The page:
Next time: we’ll try the musk-ox.

Just like Mom used to make: “Bison, cranberry, persimmon, juniper branch aroma”

This dish, from Alinea, got a lot of oohs and ahhs. Chef C and I split the prep on this one. I made the cranberry puree and the first few steps of the barley a couple of days ahead of time. I also rendered some beef fat by cutting it into half-inch chunks and melting it over low heat in a pan with a half-cup of water:

Tasty, no? Mmm.

The day before service, Chef C put together the walnut “pudding” and poached small, rectangular cuboids of persimmon – we don’t have any pictures of this prep, but Carol from Alinea at Home captured it nicely.

An hour or so before service, I vac-packed two 6-oz portions of bison tenderloin with a couple of tablespoons of the beef fat:

…and cooked them sous vide at 135’F (oops – it was supposed to be 130’F) for about 40 minutes. This was twice as long as the recipe called for, but sous vide is very forgiving that way.

The plating of this dish is somewhat… unorthodox. A week prior to the dinner, I had secured some small juniper branches, and Chef C was relieved to find a garden store proprietor who was willing to go behind the store and chip several sizeable river rocks out of his iced-over fountain!

Just before service, we heated the river rocks for 20 minutes in a 450’F oven, and puffed the cooked-and-dehydrated barley in a small pan of sizzling canola oil.

The dish comes together like so:

  • Bison is sliced across the grain, and the slices are trimmed into small rectangles and rolled around the poached persimmon chunks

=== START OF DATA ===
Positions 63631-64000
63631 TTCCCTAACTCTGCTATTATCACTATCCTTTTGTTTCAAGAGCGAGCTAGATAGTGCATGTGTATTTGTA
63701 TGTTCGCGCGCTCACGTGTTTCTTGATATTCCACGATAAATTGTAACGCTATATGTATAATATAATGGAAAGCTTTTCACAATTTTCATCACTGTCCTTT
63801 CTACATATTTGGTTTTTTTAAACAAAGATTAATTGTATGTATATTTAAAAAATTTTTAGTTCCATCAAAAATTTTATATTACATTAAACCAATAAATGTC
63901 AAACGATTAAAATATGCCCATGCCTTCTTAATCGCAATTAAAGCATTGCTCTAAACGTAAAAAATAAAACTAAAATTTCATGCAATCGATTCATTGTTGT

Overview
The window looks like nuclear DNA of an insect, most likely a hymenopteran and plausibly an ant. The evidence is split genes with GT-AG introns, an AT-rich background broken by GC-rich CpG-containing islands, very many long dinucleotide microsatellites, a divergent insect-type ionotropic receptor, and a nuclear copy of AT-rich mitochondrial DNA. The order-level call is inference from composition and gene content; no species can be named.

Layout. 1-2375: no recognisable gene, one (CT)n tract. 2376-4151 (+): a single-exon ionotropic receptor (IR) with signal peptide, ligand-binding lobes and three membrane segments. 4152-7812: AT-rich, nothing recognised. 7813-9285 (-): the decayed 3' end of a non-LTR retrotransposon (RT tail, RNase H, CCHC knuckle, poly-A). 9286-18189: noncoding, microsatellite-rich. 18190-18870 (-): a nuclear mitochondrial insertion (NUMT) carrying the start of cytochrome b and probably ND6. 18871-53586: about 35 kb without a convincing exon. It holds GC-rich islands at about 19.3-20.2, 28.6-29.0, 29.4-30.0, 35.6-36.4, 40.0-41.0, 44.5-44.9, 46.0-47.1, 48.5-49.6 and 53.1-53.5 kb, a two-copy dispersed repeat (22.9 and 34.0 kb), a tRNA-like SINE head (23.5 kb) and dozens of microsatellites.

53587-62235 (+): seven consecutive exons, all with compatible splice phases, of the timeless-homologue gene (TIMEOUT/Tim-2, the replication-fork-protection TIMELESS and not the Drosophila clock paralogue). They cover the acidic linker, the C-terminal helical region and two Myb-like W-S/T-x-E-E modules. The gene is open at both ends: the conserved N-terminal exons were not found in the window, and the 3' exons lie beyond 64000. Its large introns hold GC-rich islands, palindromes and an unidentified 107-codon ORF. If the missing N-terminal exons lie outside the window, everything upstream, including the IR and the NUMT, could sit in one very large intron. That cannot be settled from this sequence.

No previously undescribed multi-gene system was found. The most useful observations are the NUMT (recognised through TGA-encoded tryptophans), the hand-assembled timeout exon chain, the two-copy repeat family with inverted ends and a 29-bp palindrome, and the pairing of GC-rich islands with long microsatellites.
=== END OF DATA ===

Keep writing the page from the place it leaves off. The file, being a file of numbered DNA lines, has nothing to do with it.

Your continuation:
• A small  juniper branch is placed atop a sturdy plate (not the “fine china”!)
  • A screamingly hot river rock is placed atop the juniper
  • A bison-persimmon roll is placed atop the rock
  • Single micro-dollops of cranberry puree and walnut pudding, a few grains of puffed barley, and a dusting of ground juniper berries, crown the bison rolls

Full credit to Chef C for the precision plating!

This was my first experience with a dish that incorporates inedible bits for functional, aesthetic and aromatic reasons. The logic behind the dish is really quite elegant: the hot rock releases the juniper’s aroma as it sears the bottom of the bison, and the juniper insulates the plate as it releases its aroma. (The juniper and the rocks seem to echo the northern woods more than the open prairies, so venison might have worked even better… but I digress).

The contrast of seared and rare bison was welcome – sort of like salmon that’s seared on one side and raw on the other – and the flavours of the garnishes (plus the texture of the barley) worked in harmony with the bison. The persimmon was nice enough, but I didn’t see it as an essential component.

Everyone loved this dish, and, – since by this time in the evening we were all kind of sloppy from the wine – we hurried to “cook” trimmed scraps of the sous-vided bison on the rocks. Unfortunately, Chef C ran into a catastrophic squeeze bottle failure when attempting to anoint her second piece of bison with walnut pudding:

Garnish malfunction!